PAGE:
Today was the first day of Fanfest in Reykjavik. It was a bright, sunny and brisk morning, and I strolled into the Harpa conference center with enthusiastic anticipation. CCP Games stacked all the major keynote addresses into the first day, so that the developers would be free to chat openly with all the attendees during the remainder of the event. I was expecting to hear a lot of exciting news about plans for the future - both imminent and for the longer term.
Alas, I ended the day disappointed.
Some Good News
Make no mistake - there were some good bits of news presented. Hilmar set a good positive tone, as any good CEO should. CCP Games is in the best financial position in years, and a profitable CCP is good news for anyone who enjoys playing their games. There have been some solid successes in the company's virtual reality (VR) offerings, EVE:Gunjack and EVE:Valkyrie. The PC-based Project Nova is shaping up to be a better free-to-play replacement for the discontinued PS3-based DUST 514 first-person shooter. Even the discarded World of Darkness intellectual property found a suitable new home.
Regardless, I ended the day feeling disillusioned - even a little depressed.
I will not recap all of the details of the proceedings. You can go read Drackarn's solid first-day summary. Instead, this post will focus on why I left the Harpa at the end of the day in a dour mood, instead of feeling uplifted and excited.
A Good Day for Null-Sec
If you are part of the 15 percent of EVE Online players who operate mostly in 0.0 space, you undoubtedly liked everything you heard in CCP Seagull's EVE Online keynote session:
- New big citadels to play with and explode
- New pirate capital ships with absurd bonuses
- New capabilities for the Rorqual industrial capital ship, with cool new mining drones
- New industrial and drilling structures coming soon
- More interesting gameplay coming for warfare links soon
And then there is the CSM XI election - or should we rename the Council of Stellar Management to the "Council of Null-Sec Dudes, plus Steve Ronuken"? The turnout for CSM XI was the lowest in six years, and as a result, the null-sec power blocs and affiliates secured every slot except one.
Good for the null-sec blocs - they all voted as instructed. It's just too bad that CSM XI already fails as a representative body for the entire EVE Online player base. In the past, the majority of CSM positions were won by null-sec candidates, but at least there were token representatives for w-space, low-sec, high-sec and other interests in the game. The CSM XI team will be all null-sec, all the time - except for Steve.
I feel sorry for Steve.
Not Much for the Rest of Us
If you are part of the 85 percent of EVE Online players who don't principally play in null-sec space (using CCP Quant's statistics), then you probably felt like me, and were left wondering, "Is that it?"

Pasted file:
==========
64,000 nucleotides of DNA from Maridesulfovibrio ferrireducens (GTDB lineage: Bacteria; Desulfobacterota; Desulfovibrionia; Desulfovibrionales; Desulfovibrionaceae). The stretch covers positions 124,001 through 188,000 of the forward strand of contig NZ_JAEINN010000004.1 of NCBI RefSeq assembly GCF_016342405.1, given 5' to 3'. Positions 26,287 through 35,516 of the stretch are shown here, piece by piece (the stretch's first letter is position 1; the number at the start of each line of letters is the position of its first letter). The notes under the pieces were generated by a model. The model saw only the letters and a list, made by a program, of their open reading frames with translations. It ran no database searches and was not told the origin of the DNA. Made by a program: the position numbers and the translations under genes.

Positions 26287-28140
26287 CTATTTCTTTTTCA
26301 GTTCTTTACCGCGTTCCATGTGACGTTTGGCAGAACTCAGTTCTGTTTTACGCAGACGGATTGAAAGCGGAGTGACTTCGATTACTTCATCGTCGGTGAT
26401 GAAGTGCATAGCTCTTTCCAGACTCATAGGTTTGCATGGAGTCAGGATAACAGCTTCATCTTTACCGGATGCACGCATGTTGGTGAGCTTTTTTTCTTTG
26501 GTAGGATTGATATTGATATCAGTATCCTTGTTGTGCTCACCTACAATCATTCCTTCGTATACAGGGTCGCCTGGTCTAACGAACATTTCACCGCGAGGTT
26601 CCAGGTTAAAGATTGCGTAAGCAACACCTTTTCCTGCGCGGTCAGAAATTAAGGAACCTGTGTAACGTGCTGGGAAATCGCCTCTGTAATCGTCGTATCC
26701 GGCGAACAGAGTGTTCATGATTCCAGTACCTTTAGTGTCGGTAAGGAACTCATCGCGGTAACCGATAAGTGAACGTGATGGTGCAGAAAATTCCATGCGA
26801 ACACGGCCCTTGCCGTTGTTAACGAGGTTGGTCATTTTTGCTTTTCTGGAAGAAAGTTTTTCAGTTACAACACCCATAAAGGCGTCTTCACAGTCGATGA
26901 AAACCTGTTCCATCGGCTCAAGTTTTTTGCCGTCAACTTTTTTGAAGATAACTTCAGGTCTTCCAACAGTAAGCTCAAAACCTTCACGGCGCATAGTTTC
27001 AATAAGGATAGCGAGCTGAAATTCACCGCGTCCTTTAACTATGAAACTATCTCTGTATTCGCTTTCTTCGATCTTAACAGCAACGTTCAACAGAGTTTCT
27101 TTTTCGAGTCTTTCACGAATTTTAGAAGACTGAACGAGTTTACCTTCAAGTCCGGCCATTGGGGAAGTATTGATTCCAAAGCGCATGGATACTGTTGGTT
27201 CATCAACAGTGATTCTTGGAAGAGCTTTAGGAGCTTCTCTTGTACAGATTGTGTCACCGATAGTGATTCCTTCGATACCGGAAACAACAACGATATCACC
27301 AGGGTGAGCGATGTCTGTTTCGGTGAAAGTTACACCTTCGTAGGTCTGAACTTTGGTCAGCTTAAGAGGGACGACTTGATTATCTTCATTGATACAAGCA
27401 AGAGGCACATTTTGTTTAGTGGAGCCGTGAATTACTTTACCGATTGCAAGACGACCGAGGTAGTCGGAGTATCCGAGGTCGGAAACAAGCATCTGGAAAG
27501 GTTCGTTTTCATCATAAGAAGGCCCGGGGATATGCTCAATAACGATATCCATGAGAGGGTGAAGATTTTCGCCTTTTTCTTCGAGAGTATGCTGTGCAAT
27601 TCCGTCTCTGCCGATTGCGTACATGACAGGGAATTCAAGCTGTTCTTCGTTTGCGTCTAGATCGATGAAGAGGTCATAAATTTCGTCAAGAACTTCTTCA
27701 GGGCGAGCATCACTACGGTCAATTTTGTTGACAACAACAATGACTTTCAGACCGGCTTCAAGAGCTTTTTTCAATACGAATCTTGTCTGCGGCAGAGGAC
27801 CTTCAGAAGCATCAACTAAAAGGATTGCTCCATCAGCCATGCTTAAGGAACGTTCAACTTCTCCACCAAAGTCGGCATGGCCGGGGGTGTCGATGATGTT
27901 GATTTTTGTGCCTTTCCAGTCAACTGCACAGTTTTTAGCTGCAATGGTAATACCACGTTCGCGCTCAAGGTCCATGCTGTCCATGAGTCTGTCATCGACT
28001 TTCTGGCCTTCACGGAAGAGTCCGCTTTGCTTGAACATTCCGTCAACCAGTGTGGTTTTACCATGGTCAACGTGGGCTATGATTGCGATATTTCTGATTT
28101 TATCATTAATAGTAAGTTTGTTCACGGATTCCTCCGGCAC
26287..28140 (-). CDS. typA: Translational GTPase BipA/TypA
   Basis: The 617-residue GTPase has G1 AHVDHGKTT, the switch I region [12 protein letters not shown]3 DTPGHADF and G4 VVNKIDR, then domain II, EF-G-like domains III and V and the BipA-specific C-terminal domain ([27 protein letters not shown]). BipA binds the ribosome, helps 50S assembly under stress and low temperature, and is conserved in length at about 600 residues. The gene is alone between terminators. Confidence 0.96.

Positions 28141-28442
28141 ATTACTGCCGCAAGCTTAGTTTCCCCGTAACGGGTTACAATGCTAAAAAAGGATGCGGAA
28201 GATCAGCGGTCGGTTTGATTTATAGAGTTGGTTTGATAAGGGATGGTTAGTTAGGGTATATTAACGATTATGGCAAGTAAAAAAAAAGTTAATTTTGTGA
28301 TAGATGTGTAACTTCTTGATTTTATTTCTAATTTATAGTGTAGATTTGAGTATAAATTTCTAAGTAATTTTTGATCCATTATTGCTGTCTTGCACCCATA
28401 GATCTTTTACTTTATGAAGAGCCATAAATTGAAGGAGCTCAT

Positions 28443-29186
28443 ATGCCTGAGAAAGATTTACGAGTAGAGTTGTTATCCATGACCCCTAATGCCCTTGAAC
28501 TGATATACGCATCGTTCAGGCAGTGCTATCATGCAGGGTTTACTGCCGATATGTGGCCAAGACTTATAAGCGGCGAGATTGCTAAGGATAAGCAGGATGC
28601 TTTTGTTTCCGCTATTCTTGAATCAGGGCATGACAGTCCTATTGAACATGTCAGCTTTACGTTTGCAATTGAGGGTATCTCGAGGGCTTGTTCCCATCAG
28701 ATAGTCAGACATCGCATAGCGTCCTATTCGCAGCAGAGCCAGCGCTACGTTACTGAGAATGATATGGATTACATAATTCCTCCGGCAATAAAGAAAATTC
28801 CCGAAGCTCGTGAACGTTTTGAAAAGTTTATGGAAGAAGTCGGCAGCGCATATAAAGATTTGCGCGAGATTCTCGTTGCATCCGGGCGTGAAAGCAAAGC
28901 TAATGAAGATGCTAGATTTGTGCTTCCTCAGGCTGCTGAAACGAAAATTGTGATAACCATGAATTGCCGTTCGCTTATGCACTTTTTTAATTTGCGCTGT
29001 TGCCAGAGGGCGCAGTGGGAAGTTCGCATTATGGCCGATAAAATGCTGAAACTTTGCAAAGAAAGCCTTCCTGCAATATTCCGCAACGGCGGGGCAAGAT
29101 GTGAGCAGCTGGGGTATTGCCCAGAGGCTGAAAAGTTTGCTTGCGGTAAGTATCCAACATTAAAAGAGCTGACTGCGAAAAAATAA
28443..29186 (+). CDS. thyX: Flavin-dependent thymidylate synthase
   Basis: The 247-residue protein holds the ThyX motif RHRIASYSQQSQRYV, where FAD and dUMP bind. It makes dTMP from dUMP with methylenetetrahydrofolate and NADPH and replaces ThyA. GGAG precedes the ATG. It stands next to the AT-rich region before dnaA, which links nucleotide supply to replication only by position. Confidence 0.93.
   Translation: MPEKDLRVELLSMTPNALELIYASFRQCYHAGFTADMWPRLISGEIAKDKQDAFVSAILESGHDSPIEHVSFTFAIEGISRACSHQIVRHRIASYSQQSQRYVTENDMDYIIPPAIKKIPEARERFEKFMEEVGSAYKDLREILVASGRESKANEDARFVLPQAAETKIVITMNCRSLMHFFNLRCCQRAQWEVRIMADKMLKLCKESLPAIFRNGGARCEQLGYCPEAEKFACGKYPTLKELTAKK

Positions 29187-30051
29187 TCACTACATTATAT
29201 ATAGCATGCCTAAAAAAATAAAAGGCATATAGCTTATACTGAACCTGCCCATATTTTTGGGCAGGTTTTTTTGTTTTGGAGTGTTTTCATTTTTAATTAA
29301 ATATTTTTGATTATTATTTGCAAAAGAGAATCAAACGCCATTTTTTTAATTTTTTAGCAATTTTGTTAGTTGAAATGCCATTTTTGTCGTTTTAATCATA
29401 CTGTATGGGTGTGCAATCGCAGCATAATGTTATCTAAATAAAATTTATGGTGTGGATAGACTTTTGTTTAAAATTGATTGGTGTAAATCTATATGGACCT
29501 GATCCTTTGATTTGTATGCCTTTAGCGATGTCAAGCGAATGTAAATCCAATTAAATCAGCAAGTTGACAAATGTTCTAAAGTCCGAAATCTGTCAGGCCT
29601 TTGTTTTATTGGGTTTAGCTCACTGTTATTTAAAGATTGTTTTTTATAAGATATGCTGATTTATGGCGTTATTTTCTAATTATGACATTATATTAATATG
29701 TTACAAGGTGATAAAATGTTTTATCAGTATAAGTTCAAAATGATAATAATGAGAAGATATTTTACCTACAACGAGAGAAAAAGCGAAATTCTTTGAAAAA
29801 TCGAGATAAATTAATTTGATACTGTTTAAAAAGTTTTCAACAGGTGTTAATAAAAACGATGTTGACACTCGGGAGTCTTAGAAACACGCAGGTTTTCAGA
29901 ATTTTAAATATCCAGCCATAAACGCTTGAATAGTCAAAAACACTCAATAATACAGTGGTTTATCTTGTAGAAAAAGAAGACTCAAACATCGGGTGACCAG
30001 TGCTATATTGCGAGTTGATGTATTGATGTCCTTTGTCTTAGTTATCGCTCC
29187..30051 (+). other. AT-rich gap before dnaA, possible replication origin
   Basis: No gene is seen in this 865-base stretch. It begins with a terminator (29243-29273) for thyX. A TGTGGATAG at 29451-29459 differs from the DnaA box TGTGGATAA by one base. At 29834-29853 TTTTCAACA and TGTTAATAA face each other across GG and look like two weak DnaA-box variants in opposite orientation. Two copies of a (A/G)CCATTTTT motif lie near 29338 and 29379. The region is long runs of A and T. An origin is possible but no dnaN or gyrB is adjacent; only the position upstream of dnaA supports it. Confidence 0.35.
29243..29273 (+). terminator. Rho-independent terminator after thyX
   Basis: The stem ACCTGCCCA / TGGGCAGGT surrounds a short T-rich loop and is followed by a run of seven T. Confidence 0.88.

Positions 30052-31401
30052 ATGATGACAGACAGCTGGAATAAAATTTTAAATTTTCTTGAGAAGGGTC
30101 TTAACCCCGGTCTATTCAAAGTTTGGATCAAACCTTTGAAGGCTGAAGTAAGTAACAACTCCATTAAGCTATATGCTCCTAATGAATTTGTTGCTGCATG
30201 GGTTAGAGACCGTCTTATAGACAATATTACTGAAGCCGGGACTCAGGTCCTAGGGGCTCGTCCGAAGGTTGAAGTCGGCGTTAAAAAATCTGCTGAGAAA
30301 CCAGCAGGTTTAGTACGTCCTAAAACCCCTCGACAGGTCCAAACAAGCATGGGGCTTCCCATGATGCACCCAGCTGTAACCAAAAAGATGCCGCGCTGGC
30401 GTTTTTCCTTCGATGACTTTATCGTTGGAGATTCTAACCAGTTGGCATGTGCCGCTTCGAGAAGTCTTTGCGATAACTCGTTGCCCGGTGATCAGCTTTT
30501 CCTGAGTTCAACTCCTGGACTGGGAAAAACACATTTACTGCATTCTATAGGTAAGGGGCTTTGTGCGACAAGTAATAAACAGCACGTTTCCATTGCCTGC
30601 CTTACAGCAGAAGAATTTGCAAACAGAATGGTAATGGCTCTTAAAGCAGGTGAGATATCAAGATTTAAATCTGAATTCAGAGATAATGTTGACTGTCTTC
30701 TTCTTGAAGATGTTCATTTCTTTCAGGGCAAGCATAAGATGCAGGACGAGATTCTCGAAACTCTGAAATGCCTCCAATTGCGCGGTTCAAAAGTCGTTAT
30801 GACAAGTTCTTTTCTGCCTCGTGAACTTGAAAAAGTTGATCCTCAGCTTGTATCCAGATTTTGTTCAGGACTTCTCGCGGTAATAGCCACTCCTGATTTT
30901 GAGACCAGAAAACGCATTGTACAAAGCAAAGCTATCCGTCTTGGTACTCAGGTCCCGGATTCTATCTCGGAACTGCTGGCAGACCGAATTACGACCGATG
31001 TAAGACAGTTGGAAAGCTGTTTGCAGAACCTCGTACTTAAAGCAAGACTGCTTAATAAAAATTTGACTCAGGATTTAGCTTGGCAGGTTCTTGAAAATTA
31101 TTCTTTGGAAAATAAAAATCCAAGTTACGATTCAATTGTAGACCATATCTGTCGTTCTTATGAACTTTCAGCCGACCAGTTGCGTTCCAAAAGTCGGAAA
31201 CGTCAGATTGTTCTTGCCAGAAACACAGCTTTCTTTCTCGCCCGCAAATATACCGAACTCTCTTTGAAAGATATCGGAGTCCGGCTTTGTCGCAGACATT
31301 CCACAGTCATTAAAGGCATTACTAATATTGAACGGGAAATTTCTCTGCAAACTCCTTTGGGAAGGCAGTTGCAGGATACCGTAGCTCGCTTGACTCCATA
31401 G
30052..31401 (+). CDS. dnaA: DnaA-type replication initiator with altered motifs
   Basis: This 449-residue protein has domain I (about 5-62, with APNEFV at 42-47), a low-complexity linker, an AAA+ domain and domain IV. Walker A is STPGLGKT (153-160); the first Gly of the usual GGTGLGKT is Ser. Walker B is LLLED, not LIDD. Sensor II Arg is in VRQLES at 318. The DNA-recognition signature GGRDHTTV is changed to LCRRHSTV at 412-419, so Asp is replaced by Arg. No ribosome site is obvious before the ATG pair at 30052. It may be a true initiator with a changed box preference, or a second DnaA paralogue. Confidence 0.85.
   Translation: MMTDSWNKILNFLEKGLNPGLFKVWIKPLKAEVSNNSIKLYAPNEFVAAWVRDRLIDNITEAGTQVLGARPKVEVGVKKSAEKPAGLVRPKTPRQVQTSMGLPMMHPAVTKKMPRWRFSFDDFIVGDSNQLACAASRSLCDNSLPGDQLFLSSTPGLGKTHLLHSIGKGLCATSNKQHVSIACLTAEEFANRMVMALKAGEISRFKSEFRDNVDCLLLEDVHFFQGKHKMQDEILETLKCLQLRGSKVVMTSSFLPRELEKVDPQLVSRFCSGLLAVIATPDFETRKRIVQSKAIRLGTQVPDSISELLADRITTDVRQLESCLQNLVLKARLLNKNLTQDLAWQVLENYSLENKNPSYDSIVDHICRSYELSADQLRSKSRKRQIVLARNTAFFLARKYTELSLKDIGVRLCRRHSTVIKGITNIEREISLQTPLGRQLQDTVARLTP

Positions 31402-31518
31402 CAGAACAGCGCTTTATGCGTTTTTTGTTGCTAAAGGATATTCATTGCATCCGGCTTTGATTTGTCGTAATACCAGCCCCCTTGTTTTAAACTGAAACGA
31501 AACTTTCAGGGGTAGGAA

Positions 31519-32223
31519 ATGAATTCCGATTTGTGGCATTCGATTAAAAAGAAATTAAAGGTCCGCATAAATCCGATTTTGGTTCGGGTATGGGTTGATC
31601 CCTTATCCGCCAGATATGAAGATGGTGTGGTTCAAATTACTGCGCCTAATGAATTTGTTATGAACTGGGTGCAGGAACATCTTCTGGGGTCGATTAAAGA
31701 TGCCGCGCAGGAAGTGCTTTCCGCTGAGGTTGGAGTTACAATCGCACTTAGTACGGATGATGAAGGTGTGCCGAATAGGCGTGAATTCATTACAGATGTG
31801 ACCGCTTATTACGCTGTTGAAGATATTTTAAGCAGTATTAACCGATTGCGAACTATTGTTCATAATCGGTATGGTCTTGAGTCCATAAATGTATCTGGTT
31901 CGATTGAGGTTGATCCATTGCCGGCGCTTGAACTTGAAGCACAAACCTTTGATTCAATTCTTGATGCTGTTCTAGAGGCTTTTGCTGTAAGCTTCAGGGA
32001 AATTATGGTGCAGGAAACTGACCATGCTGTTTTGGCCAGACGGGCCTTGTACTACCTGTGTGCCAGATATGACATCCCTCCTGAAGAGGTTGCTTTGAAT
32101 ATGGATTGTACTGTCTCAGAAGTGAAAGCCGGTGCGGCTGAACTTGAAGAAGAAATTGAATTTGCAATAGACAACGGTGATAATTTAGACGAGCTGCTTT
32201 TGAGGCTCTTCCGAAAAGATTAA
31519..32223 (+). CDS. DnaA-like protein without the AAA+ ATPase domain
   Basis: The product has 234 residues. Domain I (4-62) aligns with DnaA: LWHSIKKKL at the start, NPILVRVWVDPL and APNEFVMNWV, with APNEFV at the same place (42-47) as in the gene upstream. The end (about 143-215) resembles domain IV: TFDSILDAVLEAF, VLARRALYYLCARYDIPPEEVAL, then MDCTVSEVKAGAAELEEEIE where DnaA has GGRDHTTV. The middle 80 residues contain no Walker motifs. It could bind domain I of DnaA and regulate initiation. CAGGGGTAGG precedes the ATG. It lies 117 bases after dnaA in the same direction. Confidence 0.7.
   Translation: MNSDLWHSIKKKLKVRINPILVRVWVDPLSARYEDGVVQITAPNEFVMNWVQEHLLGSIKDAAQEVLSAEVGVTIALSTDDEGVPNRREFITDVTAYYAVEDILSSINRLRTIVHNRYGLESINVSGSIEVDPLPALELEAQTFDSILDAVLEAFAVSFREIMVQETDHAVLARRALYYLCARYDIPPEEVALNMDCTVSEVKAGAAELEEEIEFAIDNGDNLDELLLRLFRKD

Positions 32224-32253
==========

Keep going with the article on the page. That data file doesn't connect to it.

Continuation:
Apparently, we are "somewhere in the middle" of CCP Seagull's development roadmap, shown with a line bisecting a vague timeline. I learned exactly nothing from this, except that we are "somewhere in the middle" of something happening sometime - maybe. Hopefully.
I did like the news about the phone application in development - soon, high-sec corps will finally be able to get instant mobile notifications whenever there's a new griefdec. So, that's something, I guess.
Oh, and mining barges and exhumers are getting a makeover. Yay.
Perhaps the topical presentations and roundtable discussions tomorrow and Saturday will make me feel a little better. But for today, as a former high-sec based industrialist and now wormhole explorer and pacifist space hippie, I'm feeling a little ignored. Perhaps we in the unimportant 85 percent of the player base should just leave Fanfest to the 0.0 crowd, as it seems to be so inordinately oriented to that elite and exclusive audience.
Really, I'm not bitter. Do I sound bitter?
Well, perhaps I am, a little.
A Few Nice Highlights
One bright spot was the introduction of CCP Ghost, who will be tackling the new player experience (NPE). Ghost impressed me as a smart man with an interesting background and a fresh outside perspective. Here is someone who seems to understand the importance of story, and how players can build an emotional attachment to their characters as they develop within the story of EVE Online, to the point that they can then start to make their own stories. His presentation was short on details, but I liked what I heard. I'm planning to join the NPE roundtable discussion, and will hopefully learn more.
My charming bride and I also had a chance to try out the Project Arena prototype, which was a lot of fun. Think of Tron flying disc fighting and you get the idea - a very good VR experience.
I also enjoyed Andrew Groen's session about his book, A History of the Great Empires of New Eden. I also got him to sign my copy.
What will the rest of Fanfest bring?
Regardless, my high hopes to be wowed in the opening keynote addresses of Fanfest 2016 were dashed. Perhaps my expectations were too high. Perhaps the focus of Fanfest really is on just the most vocal null-sec devotees, and not on any of the remaining player base, and I just didn't know - hard to believe since this is my fifth Fanfest trip, and I've never really felt that way before, but I guess it's possible. Or perhaps I'll hear a few bits of news in the next two days that make me feel like CCP hasn't forgotten players like me.
We shall see. I will share what I discover here, so stay tuned.
Fly safe! o7